Besides Reo-Coker just wanted to play. "The fact is I was playing and that's what some youngsters fail to realise," he explains. "It was about getting games under my belt, experience. There are quite a few I know who were happy to be boasting that they were at the likes of Arsenal or Chelsea. But in the long term you think to yourself - are you really going to make it there? Are you going to play? At Wimbledon I had a realistic chance of starting my career."
He was picked up by the club aged 13, spotted by the academy director Roger Smith after representing the borough of Croydon. "Five or six" from his group were offered professional contracts and Reo-Coker, who made his debut at 17, accepted because he felt wanted. "There was no doubt in my mind that that was where I wanted to be," he said, still counting players such as Jobi McAnuff, Mikele Leigertwood, Wade Small and Marvin Kamara as close friends.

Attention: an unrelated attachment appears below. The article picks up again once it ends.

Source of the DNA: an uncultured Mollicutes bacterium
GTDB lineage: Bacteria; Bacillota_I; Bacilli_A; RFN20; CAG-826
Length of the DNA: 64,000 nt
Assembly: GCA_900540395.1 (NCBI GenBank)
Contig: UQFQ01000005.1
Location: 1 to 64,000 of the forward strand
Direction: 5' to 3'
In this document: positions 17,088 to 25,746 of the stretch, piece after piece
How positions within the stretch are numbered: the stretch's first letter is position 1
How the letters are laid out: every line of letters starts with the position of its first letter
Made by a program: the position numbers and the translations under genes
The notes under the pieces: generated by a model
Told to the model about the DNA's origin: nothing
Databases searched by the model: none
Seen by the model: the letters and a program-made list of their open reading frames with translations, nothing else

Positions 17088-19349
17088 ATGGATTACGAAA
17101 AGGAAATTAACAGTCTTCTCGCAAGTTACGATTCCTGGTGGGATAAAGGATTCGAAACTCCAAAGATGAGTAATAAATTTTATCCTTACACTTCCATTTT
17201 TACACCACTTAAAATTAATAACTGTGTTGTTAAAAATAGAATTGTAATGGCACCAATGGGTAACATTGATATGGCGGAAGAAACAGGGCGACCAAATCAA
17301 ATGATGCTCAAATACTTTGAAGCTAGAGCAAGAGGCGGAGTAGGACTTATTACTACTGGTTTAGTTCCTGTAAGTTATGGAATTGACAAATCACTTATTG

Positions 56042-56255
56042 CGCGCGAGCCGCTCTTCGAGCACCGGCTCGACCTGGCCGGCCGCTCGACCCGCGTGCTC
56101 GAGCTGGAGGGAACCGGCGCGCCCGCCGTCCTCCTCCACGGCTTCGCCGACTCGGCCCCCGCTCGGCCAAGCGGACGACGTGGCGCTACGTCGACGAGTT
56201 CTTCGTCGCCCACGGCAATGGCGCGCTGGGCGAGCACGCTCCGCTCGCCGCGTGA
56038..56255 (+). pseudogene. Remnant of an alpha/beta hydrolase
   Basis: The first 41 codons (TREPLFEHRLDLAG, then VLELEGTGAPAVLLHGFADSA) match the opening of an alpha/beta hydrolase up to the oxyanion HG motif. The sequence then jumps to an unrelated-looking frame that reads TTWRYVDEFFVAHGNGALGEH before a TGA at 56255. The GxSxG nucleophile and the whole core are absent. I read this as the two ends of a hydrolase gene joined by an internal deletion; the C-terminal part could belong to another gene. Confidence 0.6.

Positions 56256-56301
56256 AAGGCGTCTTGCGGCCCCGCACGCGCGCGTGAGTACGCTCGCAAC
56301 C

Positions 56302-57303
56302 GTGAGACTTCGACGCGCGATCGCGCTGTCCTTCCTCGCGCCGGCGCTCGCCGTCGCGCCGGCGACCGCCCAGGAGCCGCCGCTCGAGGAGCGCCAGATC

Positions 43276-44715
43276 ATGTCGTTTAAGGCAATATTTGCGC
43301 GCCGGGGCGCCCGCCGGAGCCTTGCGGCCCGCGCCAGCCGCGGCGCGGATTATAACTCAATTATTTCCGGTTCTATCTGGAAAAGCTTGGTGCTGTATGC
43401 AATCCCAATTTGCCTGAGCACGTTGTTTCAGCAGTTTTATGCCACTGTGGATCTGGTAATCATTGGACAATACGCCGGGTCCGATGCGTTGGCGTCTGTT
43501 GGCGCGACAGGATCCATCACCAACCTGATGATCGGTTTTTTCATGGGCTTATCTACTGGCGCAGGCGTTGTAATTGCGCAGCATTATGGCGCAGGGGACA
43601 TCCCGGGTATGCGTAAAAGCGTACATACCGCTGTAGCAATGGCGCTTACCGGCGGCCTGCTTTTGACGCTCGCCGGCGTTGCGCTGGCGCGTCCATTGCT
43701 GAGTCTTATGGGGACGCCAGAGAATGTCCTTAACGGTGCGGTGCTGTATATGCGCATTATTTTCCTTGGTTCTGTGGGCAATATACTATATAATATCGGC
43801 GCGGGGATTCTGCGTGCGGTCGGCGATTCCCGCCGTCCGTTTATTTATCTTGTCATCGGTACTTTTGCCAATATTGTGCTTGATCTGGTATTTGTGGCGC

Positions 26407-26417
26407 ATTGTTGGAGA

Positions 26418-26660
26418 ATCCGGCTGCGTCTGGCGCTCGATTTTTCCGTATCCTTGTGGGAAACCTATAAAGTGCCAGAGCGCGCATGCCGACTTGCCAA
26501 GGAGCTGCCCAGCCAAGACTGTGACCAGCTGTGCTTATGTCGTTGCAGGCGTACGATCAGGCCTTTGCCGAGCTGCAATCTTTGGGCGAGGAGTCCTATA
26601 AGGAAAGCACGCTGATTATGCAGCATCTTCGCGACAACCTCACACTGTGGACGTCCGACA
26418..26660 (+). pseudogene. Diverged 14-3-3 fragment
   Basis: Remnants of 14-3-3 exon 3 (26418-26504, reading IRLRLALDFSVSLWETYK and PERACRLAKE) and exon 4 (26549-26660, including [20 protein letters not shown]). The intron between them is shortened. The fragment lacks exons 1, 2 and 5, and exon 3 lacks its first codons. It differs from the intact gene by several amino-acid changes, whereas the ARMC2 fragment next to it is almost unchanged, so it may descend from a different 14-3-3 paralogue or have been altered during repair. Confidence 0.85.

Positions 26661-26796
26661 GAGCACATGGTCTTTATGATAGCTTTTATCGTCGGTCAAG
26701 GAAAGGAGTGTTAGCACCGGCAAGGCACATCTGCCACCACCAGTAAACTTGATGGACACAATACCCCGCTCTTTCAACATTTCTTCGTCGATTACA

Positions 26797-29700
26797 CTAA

"But, yes, I've been through bad times. And the really bad times. I was there when we played in front of 20 or 30 of our own fans and 15,000 away fans. But I'm really happy I went through that situation. It's made me a better person. I wouldn't be the man that I am now or the character I've managed to become." In the end, however, what was happening at Wimbledon, now the MK Dons of course, was simply "heartbreaking".
Still, it wasn't easy when he arrived at Upton Park. He was one of six signings inside a month and struggled. "It was very hard for me," Reo-Coker admits. "I didn't really hold down a first-team place, I had to fight for it. It was also a big change mentally moving to a bigger club."
The demands, too, were immense. West Ham had been relegated the summer before and were expected to bounce straight back. "The fans had huge expectations, expecting a quick return to the Premiership. But life isn't always as easy as that," he says.